An American Journal: Day 19 and 20 (Springfield -> Chicago)

Day 19

Having not drunk in a while meant that an evening of cocktails and strong beer had dire consequences. Both Mari and I woke up to the kind of hangover that seems to pulse through your head with every beat. We slept through breakfast and well into lunch before we were feeling strong enough to engage with the day. Even then a dinner of Taco’s prepared by Wendy was the most interesting thing we managed to be a part of for the rest of the day.

Day 20

Our time in Springfield has been the perfect combination of relaxation and engagement. I’ve got to see a part of the States I never would have coming here on my own and it’s also been a time to be able to reflect on our journeys and spend some time writing. Bill and Wendy have gone out of their way to make me feel at home, showing me the sights of Springfield and making sure I never went short of American delicacies including Lucky Charms cereal and instant mashed potatoes.

But sadly today we had to say our goodbyes to Mari’s dad Bill and Mari’s dog Bruno, and make the three hour journey to Chicago.

On our way out of town we stopped at Sunrise Cafe, a popular cafe which serves all the usual Midwestern delicacies, and ordered cheeseburgers and cheese fries to take on our road trip. While waiting for our food in the Cafe we watched as horseshoe breakfasts covered in tater tots and gravy, followed by bacon covered waffles, hash browns and omelettes passed us on the way out of the kitchen. Each passing order made it less likely our burgers would last much longer than the walk to the car.

The drive to Chicago was wet and windy all the way through. Not once did it let up and combined with the heavy traffic made it an uncomfortable drive for Wendy. We were grateful for her efforts in our three hour slog.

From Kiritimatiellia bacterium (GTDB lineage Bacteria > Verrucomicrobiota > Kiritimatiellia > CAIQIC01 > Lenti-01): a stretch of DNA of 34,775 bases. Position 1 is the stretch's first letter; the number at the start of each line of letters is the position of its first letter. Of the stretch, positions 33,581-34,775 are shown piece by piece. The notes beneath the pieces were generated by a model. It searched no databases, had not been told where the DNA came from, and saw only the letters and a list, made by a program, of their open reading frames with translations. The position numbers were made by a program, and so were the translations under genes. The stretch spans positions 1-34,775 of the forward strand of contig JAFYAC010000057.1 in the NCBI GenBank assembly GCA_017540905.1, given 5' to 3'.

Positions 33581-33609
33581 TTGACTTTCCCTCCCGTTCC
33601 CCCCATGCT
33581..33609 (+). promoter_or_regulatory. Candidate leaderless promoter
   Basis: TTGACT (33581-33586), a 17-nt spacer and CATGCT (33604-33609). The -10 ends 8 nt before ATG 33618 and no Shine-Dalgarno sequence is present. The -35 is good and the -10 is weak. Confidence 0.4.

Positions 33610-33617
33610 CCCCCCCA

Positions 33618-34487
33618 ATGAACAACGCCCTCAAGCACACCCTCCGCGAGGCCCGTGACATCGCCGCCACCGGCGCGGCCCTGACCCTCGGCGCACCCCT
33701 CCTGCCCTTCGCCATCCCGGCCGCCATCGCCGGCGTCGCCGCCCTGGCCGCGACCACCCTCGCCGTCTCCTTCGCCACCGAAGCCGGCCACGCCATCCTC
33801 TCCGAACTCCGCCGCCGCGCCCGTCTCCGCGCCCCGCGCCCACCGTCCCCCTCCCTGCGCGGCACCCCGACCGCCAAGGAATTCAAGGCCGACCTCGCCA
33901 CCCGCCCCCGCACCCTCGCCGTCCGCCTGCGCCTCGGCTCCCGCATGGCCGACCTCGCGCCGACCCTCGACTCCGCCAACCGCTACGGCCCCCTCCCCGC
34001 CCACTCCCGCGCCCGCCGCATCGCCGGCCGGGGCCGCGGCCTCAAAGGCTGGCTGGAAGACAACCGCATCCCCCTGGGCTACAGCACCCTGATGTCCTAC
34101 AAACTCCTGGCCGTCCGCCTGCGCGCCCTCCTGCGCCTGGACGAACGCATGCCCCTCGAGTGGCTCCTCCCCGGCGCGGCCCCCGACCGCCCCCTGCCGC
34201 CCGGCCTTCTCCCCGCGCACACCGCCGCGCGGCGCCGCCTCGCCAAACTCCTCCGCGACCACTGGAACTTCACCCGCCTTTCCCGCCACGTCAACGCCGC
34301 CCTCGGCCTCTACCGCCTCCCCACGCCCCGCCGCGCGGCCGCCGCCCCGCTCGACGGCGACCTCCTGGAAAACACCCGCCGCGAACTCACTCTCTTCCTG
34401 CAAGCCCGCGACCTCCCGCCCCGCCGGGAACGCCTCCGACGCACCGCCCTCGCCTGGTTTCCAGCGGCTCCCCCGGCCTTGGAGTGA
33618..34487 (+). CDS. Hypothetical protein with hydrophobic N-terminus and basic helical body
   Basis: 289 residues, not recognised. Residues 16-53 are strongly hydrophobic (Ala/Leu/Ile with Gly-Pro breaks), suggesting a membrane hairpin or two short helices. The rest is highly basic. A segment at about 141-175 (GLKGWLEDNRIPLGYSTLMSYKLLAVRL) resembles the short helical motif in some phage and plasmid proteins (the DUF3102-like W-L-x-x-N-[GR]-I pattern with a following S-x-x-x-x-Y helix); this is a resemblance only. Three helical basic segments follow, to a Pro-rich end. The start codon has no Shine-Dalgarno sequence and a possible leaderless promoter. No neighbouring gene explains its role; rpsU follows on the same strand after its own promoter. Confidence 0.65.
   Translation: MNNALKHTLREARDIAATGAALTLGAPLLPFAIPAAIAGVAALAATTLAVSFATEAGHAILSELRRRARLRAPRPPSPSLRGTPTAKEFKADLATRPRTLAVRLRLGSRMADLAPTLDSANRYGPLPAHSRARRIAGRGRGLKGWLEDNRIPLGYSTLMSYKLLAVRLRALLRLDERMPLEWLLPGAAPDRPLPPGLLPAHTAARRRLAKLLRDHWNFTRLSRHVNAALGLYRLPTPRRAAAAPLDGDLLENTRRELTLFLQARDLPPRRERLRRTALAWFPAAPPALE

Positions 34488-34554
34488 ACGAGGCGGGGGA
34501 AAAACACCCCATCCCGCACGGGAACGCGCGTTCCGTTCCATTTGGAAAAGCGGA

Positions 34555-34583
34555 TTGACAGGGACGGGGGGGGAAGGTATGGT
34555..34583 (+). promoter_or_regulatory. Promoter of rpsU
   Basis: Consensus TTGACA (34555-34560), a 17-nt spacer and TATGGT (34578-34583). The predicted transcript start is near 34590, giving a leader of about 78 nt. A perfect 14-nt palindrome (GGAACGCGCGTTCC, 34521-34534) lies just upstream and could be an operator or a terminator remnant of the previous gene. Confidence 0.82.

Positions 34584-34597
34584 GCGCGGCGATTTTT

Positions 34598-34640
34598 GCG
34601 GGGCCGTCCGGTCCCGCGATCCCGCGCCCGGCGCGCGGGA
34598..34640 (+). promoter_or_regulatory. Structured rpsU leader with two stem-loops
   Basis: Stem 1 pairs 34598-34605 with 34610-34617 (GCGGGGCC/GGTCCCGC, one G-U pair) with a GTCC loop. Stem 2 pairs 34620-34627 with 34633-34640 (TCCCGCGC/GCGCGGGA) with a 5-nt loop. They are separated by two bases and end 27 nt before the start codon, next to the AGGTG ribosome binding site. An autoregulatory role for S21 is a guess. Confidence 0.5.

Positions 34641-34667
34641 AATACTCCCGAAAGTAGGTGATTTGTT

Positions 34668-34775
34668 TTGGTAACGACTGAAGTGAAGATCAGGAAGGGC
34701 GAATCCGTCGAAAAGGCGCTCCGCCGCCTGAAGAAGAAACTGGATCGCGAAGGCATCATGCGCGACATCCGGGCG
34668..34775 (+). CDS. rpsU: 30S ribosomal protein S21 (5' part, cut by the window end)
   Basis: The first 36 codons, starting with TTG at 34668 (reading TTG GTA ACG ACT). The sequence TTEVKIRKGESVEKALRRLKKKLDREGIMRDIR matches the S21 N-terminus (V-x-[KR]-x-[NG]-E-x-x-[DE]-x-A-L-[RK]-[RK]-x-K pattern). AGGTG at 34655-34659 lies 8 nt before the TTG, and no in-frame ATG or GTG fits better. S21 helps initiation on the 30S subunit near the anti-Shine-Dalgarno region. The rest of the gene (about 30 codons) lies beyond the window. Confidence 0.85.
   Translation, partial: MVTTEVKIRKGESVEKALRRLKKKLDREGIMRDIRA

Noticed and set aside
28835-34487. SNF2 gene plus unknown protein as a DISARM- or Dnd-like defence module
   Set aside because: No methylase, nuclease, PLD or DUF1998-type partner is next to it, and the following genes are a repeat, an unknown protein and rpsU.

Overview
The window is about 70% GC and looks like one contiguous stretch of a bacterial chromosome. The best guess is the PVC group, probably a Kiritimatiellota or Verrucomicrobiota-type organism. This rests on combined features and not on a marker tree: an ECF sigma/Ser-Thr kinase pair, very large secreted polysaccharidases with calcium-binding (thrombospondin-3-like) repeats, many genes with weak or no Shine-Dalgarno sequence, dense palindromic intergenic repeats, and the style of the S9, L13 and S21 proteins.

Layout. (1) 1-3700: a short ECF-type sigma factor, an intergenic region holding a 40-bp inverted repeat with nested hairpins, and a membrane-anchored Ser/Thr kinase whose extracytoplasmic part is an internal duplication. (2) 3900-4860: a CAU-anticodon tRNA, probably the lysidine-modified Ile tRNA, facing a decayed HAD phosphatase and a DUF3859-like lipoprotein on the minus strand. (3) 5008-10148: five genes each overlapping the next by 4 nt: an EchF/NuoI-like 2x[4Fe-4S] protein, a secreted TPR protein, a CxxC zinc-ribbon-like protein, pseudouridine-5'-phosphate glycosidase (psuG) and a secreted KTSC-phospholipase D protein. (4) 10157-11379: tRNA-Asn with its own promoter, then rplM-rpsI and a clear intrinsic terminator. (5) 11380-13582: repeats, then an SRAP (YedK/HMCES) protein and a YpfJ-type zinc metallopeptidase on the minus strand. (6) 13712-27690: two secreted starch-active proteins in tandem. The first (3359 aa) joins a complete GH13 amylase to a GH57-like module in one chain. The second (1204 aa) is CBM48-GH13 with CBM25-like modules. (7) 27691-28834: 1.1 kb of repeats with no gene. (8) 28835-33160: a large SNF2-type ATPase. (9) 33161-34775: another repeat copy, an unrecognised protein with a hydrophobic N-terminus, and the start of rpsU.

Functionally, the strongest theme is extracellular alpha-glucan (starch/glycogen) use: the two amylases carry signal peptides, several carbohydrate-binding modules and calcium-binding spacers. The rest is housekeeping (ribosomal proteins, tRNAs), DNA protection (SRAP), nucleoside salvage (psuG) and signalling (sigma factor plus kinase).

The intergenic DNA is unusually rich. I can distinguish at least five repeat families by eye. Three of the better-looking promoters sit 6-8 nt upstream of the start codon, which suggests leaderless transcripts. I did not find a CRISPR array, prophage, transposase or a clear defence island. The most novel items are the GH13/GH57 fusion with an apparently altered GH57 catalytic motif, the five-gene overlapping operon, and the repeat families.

Mari had booked tickets to see one of her favourite artists, Julian Baker, play at a venue in Chicago called Thalia Hall. When we arrived at Mari’s brother’s house at 4:30pm we only had an hour to stretch our legs and change our clothes before her friend Ryan picked us up to give us a lift into town.

The venue was originally designed as a multi-purpose property in 1892 which offered shopping, residential properties and a public hall. It was redesigned in 2013 into a restaurant, bar and concert venue and has now hosted many notable musicians who’ve come through Chicago. We arrived early and had a few drinks with Ryan in the downstairs bar before making our way upstairs to the concert venue.


The venue is a large open room with balconies that run along the sides in the style that was copied from the original design of the Prague opera house. The concert was very different to anything I had been to before with a small bar that served popcorn and hot dogs along with beer and soft drinks where you waited in line like you might at a food store rather than a typical bar. When Julian Baker opened her performance, there was hardly a sound to be heard from the audience who listened intently to her every word. This was an unfamiliar way to listen to an artist, although honestly her style of music isn’t one that I’ve watched live very often in a venue like this. Her performance was stunning and she was particularly captivating when she let loose more emotion.  While she isn’t not really my first choice of musical genre, I enjoyed the experience as a whole.

We ended the evening at a Taqueria down the road from the venue where Mari again took amusement in my pronunciation of a the word ‘pollo.”  As we rode home for the night, we were entertained by an Uber driver named Boris who gave us a rundown on the voting trends of Eastern Europeans living in Chicago.

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